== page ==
In our reading from Acts 10, Peter has, with some agitation, obeyed a divine imperative to go to visit a Roman centurion by the name of Cornelius, with his family. Cornelius was evidently what was known in the language of the time as a God-fearer, a Gentile who nonetheless feared and prayed to the God of the people among whom he had been dispatched to serve. Finding Cornelius and his family ready and waiting to hear, Peter begins what might be called his go-to sermon, somewhat adapted for the situation. The Holy Spirit, however, had other ideas, and before Peter even got warmed up the Spirit visited a visible and clear manifestation of God’s favor upon Cornelius and his family.

First of all Peter and the (Jewish by birth) entourage that had accompanied him to Cornelius’s house were floored. This was clearly a manifestation of the Holy Spirit, but…these people were…were…were [shudder] Gentiles! It was inconceivable to Peter and all of the rest, in Jerusalem or any other place, that Gentiles – outsiders – could possibly be so favored. And yet clearly God had visited Cornelius and his people. What could Peter do?

Ultimately Peter realized that, if he were to be true to his Savior, he had no choice. “Can anyone withhold the water for baptizing these people who have received the Holy Spirit just as we have?” he asks.

Can anyone withhold the water?

There is nothing magic about the water of baptism itself. The Jordan River water in which John baptized was the same muddy stuff in which others fished or swam or washed clothes or any number of other very mundane life tasks. It’s the same stuff as the water that got parted before Moses’s staff, the same stuff that overwashed the earth in Noah’s day, the stuff that falls from the sky or comes out of your tap. And yet in this very basic element, by Jesus’s example and by Jesus’s instruction, is the sign and symbol of belonging to God. Because of Jesus’s submission to the sign of baptism in water, and because of Jesus’s commission to baptize with that same water, it does mean more than something to drink when thirsty.

Again, the water is not magic. The water does not save you. And yet in the water of baptism we are shown as God’s own. Whether we are baptized ourselves or bringing our youngest for baptism, we are pledging repentance and even renunciation of sin and evil; we are being claimed as disciples of Jesus, living in obedience to what Jesus has taught and commanded; we are showing the mark of the Holy Spirit, no matter where we come from.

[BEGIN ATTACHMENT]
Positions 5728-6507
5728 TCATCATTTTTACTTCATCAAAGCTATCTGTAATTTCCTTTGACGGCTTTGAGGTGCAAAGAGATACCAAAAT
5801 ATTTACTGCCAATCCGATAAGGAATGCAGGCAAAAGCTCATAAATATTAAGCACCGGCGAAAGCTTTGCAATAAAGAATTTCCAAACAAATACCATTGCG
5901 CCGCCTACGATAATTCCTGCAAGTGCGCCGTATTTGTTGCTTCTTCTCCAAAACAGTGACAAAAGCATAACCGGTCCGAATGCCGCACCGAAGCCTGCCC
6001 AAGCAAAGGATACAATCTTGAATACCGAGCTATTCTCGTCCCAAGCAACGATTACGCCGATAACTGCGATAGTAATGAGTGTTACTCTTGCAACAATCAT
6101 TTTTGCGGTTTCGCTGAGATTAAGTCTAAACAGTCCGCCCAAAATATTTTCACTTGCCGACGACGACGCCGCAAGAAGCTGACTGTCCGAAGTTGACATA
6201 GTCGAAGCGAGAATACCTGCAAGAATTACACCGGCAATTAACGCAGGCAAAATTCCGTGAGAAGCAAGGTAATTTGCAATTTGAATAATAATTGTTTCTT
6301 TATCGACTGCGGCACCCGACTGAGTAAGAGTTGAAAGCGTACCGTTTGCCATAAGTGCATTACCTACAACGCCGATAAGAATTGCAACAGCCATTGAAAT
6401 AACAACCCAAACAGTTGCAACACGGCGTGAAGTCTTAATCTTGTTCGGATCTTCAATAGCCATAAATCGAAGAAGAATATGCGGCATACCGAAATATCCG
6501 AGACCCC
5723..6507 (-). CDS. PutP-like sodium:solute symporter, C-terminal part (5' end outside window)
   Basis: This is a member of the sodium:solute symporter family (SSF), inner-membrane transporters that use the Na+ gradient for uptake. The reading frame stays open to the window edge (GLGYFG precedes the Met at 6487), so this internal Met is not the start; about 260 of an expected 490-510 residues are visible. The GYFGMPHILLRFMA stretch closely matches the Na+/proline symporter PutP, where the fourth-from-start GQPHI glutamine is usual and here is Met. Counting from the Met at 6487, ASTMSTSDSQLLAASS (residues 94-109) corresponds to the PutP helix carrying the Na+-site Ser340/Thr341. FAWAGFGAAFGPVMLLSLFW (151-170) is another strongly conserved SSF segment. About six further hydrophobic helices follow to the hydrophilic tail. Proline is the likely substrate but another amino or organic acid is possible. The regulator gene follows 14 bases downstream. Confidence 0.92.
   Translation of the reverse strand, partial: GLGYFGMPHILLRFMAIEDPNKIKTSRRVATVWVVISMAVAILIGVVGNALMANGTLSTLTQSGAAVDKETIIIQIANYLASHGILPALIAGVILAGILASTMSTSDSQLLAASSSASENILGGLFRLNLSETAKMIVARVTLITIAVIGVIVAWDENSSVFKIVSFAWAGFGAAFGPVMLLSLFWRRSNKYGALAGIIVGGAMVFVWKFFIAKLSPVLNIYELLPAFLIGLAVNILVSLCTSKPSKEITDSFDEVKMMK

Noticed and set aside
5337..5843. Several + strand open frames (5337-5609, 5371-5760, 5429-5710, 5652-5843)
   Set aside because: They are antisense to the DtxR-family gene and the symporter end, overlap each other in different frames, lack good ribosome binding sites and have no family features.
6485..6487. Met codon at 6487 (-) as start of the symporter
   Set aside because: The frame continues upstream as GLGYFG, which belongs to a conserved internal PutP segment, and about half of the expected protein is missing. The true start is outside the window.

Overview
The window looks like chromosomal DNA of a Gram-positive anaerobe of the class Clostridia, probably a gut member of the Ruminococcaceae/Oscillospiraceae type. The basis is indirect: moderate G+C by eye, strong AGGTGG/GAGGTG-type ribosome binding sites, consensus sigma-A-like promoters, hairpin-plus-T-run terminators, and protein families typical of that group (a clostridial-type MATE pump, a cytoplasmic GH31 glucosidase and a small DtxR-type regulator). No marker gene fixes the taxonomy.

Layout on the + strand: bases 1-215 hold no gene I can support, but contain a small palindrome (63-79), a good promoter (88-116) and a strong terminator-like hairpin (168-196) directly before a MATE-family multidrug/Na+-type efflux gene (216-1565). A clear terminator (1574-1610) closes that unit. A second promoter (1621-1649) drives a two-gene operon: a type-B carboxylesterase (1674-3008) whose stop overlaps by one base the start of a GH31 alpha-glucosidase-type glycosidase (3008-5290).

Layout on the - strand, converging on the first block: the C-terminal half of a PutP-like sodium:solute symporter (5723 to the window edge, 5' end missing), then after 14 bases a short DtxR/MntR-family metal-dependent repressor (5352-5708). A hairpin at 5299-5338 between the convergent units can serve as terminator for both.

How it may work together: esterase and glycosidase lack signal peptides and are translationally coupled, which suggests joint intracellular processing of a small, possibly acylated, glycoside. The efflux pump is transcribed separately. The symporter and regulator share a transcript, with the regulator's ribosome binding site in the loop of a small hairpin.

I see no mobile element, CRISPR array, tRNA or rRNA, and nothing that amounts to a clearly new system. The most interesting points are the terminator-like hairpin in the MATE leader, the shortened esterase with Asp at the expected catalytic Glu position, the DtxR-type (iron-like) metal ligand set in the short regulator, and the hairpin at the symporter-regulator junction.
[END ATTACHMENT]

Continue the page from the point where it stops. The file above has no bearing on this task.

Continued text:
That’s a lot of meaning for this most basic element of human existence.

And maybe the neatest part of all of this is that, while doing a whole reaffirmation of baptism in worship is kinda cool and fun (yes, I’m serious), we don’t need it to remember our baptism. I know, for those who were baptized as infants it isn’t really literally possible to remember your baptism. Even if somebody shows you a picture of the occasion it’s not going to trigger any real actual memories for you. (As I grew up in a different tradition I wasn’t baptized as an infant; I was baptized when I was nine, and even remembering that is pretty foggy at this point in my life.) So no, we are not literally talking about remembering the actual act and occasion.


We remember whose we are. We remember the God who claims us despite our best efforts and who calls us children no matter what kind of rebellion we try, and does the same for a whole bunch of children we would not claim as our siblings except that God does it for us. We remember the water that could not be denied to us, no matter how far outside the pale it might have seemed. We remember repentance and belonging and being marked by the Holy Spirit. And the neat part is, if we’re open and listening and ready to look at the world – the whole creation – through the eyes of the Creator, then all we need to help us remember all of this is…water.

Thanks be to God. Amen.


Hymns (from Glory to God: The Presbyterian Hymnal): #375, Shall We Gather At the River; #164, Down Galilee’s Slow Roadways; #688, Spirit of God, Descend Upon My Heart; #480; Take Me to the Water